One often debilitating side-effect of standard pharmacotherapy for Parkinson's disease (PD), levodopa administration, are unwanted involuntary movements known as levodopa-induced dyskinesia (LID). Eliminating LID remains a significant unmet need in PD therapy. There are currently no FDA approved drug treatments for LID, yet up to 90% of individuals with PD develop this side-effect. The L-type calcium channel CaV1.3 is a target of interest for LID prevention. Loss of striatal dopamine (DA) in PD results in dysregulation and overactivity of striatal CaV1.3 channels leading to synaptic pathology, including the loss of dendritic spines on striatal spiny projection neurons that appears to be involved in LID. While initial studies delivering pharmacological CaV1.3 channel antagonists reduced LID dose-dependently, the effects were partial and transient, with potential liability for cardiovascular side-effects due to the lack of specificity of existing drugs for the CaV1.3 channel. To provide unequivocal target validation, free of pharmacological limitations, we developed a rAAV-CaV1.3-shRNA to provide continuous, high potency, target-selective, mRNA-level silencing of striatal CaV1.3 channels. We examined whether genetic silencing of these dysregulated calcium channels could prevent LID induction in previously levodopa nave parkinsonian rats and/or whether it could reverse these abnormal behaviors in parkinsonian rats already expressing a severe LID phenotype. In our `LID prevention studies' we found that gene level silencing of striatal CaV1.3 channels in severely parkinsonian rats, prior to the introduction of levodopa provides uniform and complete protection against the induction of LID, and that the antidyskinetic benefit is sustained over time even with high doses of daily levodopa. In our `LID reversal studies' we observed that rAAV-mediated CaV1.3 silencing in parkinsonian rats with already established LID could ameliorate these behaviors, with a one-week drug withdrawal 'drug holiday' appearing to be beneficial and/or necessary. Importantly this approach did NOT interfere with motor benefit of levodopa and showed a tendency to enhance motoric response to low dose levodopa. Gene delivery resulting in striatal CaV1.3 silencing provides some of the most profound antidyskinetic benefit reported to date. If these findings can be translated into a clinical application with a similar magnitude, this would provide a much-needed breakthrough in treatment of individuals with PD and would allow the most powerful antiparkinsonian therapy ever identified to work unabated through the duration of the disease. In the current application we propose a series of translational studies in rats and nonhuman primates that will allow us to expand upon these initial proof-of-principle studies and test specific hypotheses of safety and efficacy that will be required for the clinical development of genetic silencing of striatal CaV1.3 channels for LID.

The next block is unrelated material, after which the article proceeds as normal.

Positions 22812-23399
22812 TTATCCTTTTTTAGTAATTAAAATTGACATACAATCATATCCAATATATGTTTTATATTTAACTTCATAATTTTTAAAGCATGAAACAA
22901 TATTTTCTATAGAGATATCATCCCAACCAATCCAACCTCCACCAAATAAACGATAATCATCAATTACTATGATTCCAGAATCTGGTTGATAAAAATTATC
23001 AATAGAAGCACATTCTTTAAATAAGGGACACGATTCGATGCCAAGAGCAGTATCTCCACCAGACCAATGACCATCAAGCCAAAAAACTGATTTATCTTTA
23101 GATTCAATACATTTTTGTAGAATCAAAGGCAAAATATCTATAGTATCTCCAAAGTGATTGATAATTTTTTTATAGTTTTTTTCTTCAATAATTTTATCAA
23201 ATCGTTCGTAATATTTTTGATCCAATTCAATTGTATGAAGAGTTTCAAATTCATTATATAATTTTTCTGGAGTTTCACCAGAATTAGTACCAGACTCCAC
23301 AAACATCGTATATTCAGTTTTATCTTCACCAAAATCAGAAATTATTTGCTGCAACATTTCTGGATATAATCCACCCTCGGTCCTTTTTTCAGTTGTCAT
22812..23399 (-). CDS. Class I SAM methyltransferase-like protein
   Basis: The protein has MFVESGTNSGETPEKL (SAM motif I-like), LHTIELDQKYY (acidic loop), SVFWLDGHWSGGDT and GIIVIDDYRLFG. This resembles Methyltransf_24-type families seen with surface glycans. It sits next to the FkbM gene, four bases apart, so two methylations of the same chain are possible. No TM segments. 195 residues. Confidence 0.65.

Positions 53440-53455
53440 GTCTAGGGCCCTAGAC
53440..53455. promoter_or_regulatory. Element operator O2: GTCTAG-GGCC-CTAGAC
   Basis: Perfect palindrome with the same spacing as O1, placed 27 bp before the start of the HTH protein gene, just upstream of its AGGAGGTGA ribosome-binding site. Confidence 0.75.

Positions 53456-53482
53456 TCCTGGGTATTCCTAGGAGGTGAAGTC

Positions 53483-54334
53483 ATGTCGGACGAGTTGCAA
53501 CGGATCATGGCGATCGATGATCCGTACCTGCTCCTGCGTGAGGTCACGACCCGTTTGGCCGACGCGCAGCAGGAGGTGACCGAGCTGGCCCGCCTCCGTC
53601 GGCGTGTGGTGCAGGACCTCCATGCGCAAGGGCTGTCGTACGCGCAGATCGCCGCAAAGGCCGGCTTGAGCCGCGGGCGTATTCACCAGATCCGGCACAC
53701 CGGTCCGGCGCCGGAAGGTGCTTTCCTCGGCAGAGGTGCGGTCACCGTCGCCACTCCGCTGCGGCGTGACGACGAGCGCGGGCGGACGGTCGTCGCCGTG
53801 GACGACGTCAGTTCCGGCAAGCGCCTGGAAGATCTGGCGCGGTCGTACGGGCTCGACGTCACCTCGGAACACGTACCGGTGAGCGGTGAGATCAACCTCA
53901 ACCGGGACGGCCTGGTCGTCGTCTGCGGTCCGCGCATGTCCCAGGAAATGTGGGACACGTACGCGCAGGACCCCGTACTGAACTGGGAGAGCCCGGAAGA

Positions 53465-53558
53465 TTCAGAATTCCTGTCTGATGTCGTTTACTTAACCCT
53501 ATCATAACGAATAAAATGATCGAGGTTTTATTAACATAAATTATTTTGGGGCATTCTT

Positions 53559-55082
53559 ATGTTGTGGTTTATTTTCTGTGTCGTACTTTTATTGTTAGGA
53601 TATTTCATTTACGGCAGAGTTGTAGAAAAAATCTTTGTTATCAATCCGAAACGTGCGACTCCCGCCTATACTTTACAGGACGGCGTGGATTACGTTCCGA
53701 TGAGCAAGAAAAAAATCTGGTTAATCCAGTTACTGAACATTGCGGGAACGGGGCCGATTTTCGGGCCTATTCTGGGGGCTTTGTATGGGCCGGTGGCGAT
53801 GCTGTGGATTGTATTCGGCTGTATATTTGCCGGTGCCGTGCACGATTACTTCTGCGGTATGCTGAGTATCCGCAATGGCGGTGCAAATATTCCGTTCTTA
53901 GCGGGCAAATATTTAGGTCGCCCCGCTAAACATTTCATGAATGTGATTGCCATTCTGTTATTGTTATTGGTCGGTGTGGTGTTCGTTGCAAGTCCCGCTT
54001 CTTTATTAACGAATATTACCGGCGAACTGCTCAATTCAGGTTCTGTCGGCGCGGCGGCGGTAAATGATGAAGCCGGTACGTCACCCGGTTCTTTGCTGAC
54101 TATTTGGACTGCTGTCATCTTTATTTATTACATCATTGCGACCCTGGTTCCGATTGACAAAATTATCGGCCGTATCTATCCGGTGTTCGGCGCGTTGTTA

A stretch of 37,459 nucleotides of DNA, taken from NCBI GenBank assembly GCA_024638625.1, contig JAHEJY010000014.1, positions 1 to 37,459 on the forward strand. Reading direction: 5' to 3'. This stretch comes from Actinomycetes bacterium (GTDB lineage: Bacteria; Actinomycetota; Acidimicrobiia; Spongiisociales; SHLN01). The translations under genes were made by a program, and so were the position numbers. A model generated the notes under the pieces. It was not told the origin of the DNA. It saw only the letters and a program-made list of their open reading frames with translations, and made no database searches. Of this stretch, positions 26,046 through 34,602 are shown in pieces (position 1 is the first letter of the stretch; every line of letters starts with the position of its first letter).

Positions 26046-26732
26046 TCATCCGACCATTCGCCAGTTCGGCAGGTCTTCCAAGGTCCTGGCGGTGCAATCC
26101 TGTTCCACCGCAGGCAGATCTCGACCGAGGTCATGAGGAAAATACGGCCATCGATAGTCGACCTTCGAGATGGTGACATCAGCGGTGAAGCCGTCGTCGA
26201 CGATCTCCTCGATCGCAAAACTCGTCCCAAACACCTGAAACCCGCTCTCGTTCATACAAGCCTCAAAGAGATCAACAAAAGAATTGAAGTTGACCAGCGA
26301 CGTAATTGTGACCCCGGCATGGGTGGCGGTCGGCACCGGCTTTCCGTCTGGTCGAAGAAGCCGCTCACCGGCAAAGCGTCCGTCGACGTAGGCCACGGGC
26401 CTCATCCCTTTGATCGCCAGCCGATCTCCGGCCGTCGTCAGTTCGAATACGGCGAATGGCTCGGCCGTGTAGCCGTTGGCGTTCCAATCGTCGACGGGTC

One often debilitating side-effect of standard pharmacotherapy for Parkinson's disease is levodopa-induced dyskinesia (LID), which remains an unmet medical need. Overactivity of L-type calcium channels, CaV1.3, on striatal neurons has been linked to LID but existing antagonist drugs lack of specificity and potency for this channel with preclinical data indicating that these compounds suppress LID only partially and transiently. For validation of the CaV1.3 channel as a target for anti-LID therapy, in this proposal we extend our recent work demonstrating that selective silencing of striatal CaV1.3 channels with a gene therapy approach in rats provides dramatic efficacy in preventing LID development, as well as reversing pre-existing LID.